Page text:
Pubdate: Wed, 29 Dec 2010
Source: Washington Post (DC)
Page: A01, Front Page
Copyright: 2010 The Washington Post Company
Author: William Booth


MEXICO CITY - In all of Mexico, there is only one gun store. The shop,
known officially as the Directorate of Arms and Munitions Sales, is
operated by the Mexican military. The clerks wear pressed green
camouflage. They are soldiers.

The only gun store in Mexico is not very busy.

To go shopping for a gun in Mexico, customers must come to Mexico City
- - even if they live 1,300 miles away in Ciudad Juarez. To gain entry
to the store, which is on a secure military base, customers must
present valid identification, pass through a metal detector, yield to
the security wand and surrender cellphones and cameras.

To buy a gun, clients must submit references and prove that their
income is honestly earned, that their record is free of criminal
charges and that their military obligations, if any, have been
fulfilled with honor. They are fingerprinted and photographed.
Finally, if judged worthy of owning a small-caliber weapon to protect
home and hearth, they are allowed to buy just one. And a box of bullets.

Mexico has some of the toughest gun-control laws in the world, a
matter of pride for the nation's citizens. Yet Mexico is awash in weapons.

President Felipe Calderon reported this month that Mexican forces have
captured more than 93,000 weapons in four years. Mexican authorities
insist that 90 percent of those weapons have been smuggled from the
United States. The U.S. and Mexican governments have worked together
to trace 73,000 seized weapons, but both refuse to release the results
of the traces.

More than 6,600 federally licensed firearm dealers operate on the U.S.
side of the border. At least 14 million guns are thought to have been
sold in the United States last year, according to the National Instant
Criminal Background Check System. But no one knows the exact number.

In Mexico, Lt. Col. Raul Manzano Velez, director of the gun shop,
knows with precision his annual sales figures. On average, the
military has sold 6,490 firearms each year since 2006. Legal gun sales
are decreasing, even as seizures of illegal weapons soar.

Daniel Mendoza has come to shop at Mexico's only gun store with a
friend. He is interested in something to protect his family. He
described himself as a middle-class businessman and was vague about
prior gun ownership.

Asked whether Mexico's gun-control laws were working, Mendoza said,
"Ask the criminals."

The Mexican military has been handling gun sales in strict military
fashion since 1995. "Only a tiny percentage of our weapons end up in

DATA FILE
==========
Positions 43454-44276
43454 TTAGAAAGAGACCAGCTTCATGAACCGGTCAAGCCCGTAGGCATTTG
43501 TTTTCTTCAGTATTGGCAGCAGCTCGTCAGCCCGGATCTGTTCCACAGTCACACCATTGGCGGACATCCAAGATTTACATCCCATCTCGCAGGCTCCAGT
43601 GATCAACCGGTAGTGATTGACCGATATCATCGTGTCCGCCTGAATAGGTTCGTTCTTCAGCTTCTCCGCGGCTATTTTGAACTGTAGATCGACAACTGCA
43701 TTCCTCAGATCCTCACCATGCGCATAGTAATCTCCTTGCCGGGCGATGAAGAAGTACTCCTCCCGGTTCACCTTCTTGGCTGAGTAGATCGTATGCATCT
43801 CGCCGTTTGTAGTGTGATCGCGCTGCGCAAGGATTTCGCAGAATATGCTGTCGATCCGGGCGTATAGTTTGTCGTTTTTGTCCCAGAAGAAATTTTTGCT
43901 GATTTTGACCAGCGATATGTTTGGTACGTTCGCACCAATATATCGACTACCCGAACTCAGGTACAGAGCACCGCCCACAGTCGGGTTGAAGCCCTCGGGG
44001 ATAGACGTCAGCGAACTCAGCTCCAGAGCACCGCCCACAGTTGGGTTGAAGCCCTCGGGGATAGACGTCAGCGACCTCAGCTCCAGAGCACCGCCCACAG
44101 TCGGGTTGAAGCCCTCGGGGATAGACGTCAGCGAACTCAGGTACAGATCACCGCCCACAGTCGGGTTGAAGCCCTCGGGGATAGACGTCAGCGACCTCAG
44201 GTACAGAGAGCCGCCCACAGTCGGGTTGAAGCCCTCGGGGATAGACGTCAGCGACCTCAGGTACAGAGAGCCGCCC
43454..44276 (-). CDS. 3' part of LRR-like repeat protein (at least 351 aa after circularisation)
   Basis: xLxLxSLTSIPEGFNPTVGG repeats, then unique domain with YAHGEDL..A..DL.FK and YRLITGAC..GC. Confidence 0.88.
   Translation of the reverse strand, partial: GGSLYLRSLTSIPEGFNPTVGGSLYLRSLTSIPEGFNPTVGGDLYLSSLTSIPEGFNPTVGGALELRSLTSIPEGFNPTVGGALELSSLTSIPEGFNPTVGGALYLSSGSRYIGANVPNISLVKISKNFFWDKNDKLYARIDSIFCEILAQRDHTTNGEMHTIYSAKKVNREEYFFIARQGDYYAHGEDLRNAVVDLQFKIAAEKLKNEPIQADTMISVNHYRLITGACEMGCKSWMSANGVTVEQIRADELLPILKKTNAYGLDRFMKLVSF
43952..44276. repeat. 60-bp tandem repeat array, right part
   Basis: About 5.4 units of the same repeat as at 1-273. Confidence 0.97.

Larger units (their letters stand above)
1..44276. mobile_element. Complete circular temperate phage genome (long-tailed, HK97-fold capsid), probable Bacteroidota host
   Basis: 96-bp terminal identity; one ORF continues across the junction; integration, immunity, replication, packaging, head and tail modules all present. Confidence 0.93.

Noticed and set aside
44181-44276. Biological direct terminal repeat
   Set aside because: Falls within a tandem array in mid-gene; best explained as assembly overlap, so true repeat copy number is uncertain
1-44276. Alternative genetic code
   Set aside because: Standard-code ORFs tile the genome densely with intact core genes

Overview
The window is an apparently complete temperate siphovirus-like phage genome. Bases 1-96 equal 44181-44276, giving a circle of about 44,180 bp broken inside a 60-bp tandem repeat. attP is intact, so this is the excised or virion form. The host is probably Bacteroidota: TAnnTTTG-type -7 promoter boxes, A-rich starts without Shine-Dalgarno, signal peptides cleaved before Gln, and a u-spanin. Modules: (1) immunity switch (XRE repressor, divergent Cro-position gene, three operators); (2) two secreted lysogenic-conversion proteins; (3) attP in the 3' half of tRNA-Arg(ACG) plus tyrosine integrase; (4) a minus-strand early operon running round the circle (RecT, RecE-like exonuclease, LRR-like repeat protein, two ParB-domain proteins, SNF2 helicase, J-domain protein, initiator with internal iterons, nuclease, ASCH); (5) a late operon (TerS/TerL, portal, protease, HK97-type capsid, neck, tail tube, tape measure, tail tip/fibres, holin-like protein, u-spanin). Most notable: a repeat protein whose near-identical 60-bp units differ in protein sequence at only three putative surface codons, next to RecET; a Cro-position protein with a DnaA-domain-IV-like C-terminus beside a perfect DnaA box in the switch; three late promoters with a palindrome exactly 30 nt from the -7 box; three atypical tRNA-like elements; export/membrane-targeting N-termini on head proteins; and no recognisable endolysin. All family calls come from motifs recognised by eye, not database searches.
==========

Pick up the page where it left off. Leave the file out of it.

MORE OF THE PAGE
the hands of criminals," Manzano said. That percentage, he said, is
less than 1.

But Manzano is not a fool. "We have a higher rate of crimes where the
weapon involved is coming from the black market, and that happens
because in our country, it is much easier to buy a gun on the black
market than" at his store, he said.

Manzano said the wide gulf in gun laws between Mexico and the United
States creates an almost irresistible arms-trafficking market for the
powerful criminal organizations terrorizing wide swaths of his country.

Manzano recently gave a visitor a brief tour of his shop. There are
several deer heads mounted on the wall and a handful of customers, who
mostly browse. Display cases filled with guns are arranged in two
rooms. The first room, which is labeled "Police Sales Only," is filled
with weapons that ordinary citizens cannot legally buy - the heavy
stuff, such as Bushmaster AR-15 assault rifles and Israeli Galil
machine guns, plus gas and concussion grenades, as well as bulletproof
vests and helmets.

The second room offers a wide selection of U.S. and European shotguns
and rifles - Berettas, Mossbergs - for hunting and competition. They
are being sold at very competitive prices but elicit few buyers.

"I think it's okay that there is a control for the sale of weapons,
but nowadays, the interest in sports shooting has been greatly
diminished and the young are not interested," said Manuel Yoshida,
president of the Shooting Club of Los Mochis in Sinaloa, the state
where the Pacific cartel and drug lord Joaquin "El Chapo" Guzman reign

Yoshida added: "We have lost many members. And most of my clients have
brought their weapons from the U.S., because we are near the border.
Otherwise, it would be a problem for my customers having to go to
Mexico City to buy their guns. It's too far."

At the gun store, there is a display for small-caliber handguns sold
exclusively for domestic protection, in calibers no greater than a
.38. Glock and Smith & Wesson are well-represented. These guns are
legally allowed only at home - not in glove compartments, on waist
belts or inside businesses.

Members of the military, police and security firms are exempt from the
handgun-control law that applies to the general public. If a business
owner wants a gun to protect his cantina or muffler shop, he can apply
for a permit. A different permit is required to transport the weapon
from one place to another. The paperwork for the latter takes a couple
of weeks.

"In most cases, we suggest hiring a private security company, and, to
refrain from the use of a weapon, we invite people to use other
security mechanisms," Manzano said.

Alberto Islas, a security expert based in Mexico, said it is common
knowledge that the easiest way for the average citizen to buy a gun is
to ask a friendly local police officer.

"The cop will bring it to your house and show you how to load it,"
Islas said. "Of course, it is technically illegal."
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MAP posted-by: Richard Lake